Changes to GoM Pipeline Practices After Hurricane?
Houston: Hurricane Ivan last autumn led to damaged oil infrastructure remaining both above and below sea level. DNV will now carry out a study to find out what happened during that hurricane and how to be better prepared in the future to reduce hurricane damage in the Gulf of Mexico. By the end of this year, DNV will submit recommendations to the authorities that identify best practices and potential changes to codes in order to better protect pipelines during subsequent major hurricanes.
A lot of questions are to be asked and investigations have to be carried out for MMS. Among other factors, DNV will be using its well-respected global reputation and pipeline code to compare the Gulf of Mexico engineering practice for pipelines with the practices in other parts of the world. The scope involves:
- Investigating the GoM pipeline infrastructure damage caused by Hurricane Ivan. The identification and management of root causes of key areas of damage will be an area of focus.
- Investigating how operators deal with GoM hurricanes and what are the best early warning, emergency response, shutdown and start-up practices.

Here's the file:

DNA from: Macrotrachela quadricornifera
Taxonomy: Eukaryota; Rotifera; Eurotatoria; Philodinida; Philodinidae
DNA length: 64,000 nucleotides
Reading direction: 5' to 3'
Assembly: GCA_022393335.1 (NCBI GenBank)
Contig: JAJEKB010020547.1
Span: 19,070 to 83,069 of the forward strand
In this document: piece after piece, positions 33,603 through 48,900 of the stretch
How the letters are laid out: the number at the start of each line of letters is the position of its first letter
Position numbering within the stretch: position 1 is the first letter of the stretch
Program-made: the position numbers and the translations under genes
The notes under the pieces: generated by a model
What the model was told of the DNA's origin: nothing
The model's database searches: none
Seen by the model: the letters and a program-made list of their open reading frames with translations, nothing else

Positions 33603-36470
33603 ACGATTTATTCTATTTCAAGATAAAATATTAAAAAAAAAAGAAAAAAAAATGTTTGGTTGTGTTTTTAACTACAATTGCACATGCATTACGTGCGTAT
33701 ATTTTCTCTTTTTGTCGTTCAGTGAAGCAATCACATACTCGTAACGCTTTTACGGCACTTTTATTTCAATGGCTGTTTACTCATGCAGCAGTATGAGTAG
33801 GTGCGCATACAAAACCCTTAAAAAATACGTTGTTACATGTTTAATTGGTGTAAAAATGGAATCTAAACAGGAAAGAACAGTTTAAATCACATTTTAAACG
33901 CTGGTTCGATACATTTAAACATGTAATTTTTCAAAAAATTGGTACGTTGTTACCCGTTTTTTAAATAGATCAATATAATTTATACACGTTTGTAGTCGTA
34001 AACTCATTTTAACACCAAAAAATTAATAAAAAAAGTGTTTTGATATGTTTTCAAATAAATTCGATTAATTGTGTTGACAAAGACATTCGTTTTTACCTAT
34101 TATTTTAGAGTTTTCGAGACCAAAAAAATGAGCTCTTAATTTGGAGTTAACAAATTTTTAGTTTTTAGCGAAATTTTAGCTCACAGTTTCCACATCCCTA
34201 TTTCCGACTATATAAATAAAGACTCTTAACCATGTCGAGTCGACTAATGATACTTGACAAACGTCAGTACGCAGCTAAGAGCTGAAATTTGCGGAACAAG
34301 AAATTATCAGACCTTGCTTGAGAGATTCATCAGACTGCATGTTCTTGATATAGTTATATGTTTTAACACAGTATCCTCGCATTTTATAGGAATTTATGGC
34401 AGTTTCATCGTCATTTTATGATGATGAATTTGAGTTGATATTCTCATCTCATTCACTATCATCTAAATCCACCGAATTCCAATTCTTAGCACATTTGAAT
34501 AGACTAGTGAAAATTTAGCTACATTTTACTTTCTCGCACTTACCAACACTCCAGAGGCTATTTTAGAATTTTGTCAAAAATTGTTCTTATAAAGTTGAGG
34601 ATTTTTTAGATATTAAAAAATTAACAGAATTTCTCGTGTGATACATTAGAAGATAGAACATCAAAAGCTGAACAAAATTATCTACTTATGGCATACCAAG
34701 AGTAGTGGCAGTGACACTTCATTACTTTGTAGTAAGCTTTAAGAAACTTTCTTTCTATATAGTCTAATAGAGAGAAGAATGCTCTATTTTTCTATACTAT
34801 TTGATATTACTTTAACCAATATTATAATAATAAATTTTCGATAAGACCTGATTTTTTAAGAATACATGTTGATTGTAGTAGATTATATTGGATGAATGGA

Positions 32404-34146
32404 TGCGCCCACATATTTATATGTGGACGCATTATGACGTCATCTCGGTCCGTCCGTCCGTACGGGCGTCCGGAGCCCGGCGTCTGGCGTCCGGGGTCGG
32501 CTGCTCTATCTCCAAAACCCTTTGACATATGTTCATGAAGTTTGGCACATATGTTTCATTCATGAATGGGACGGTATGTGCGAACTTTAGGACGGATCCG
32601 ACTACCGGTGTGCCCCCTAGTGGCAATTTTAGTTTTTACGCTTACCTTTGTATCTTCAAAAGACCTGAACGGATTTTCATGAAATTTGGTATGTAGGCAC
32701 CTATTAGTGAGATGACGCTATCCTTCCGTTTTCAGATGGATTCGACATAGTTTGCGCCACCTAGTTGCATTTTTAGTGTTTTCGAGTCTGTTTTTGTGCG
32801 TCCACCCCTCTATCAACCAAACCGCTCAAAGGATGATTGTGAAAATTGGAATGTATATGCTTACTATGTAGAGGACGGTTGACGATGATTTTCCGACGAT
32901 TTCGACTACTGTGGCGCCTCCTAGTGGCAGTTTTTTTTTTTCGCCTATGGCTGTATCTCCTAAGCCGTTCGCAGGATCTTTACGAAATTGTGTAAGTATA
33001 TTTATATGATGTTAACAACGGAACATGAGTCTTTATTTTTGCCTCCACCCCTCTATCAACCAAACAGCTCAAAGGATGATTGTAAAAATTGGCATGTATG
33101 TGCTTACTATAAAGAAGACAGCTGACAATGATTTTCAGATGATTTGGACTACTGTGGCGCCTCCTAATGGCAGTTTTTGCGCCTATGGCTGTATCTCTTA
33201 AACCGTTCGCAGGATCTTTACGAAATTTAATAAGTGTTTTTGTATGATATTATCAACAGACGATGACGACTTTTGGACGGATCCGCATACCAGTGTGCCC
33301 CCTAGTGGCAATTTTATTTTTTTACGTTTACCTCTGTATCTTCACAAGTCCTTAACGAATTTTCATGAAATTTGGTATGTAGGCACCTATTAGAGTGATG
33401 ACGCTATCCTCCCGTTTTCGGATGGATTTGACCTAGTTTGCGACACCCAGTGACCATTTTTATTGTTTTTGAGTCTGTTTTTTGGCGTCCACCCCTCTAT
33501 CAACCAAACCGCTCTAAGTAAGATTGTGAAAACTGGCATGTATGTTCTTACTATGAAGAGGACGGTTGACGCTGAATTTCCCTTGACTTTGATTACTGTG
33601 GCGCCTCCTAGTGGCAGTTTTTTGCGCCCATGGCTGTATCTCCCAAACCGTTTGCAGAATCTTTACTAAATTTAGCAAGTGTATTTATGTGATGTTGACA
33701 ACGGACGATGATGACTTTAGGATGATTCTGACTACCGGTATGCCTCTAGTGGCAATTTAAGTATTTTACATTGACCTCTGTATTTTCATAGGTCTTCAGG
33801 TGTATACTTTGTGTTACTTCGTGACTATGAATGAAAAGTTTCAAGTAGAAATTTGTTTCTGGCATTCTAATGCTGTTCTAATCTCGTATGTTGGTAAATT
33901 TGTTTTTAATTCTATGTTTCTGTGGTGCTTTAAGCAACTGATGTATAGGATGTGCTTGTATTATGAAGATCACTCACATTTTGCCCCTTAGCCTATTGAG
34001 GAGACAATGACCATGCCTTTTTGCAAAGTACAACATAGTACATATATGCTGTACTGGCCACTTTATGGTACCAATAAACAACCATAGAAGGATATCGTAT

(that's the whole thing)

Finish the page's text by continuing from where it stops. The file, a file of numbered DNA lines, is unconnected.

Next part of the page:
- Investigating the current design and installation practices for GoM pipelines and comparing these with those applicable in other areas of the world.
- Investigating both new and proven techniques and technologies which may help to mitigate pipeline damage.
As a result of the investigations and a state-of-the-art review of current practices and issues, DNV will recommend possible changes that can potentially improve the level of safety and reduce the possibility of a catastrophic failure in the future.
The review will include an expanded appraisal of the historical performance and critical issues for consideration. This will include an evaluation of the effects of Ivan and aspects that could increase or decrease integrity, ranging from possible standard changes to the evolution of operations.
In September 2004, Hurricane Ivan, a full category-4 storm, moved through the U.S. Gulf of Mexico (GoM) producing extreme winds and large waves that exceeded or matched the 100-year design criteria of the facilities in its path.
Of the 4,000 offshore oil and gas facilities and some 50,000 kilometers of pipeline in federal GoM waters, approximately 150 facilities and 15,000 kilometers of pipeline were in the direct path of Hurricane Ivan. The oil and gas industry submitted numerous damage reports to MMS.
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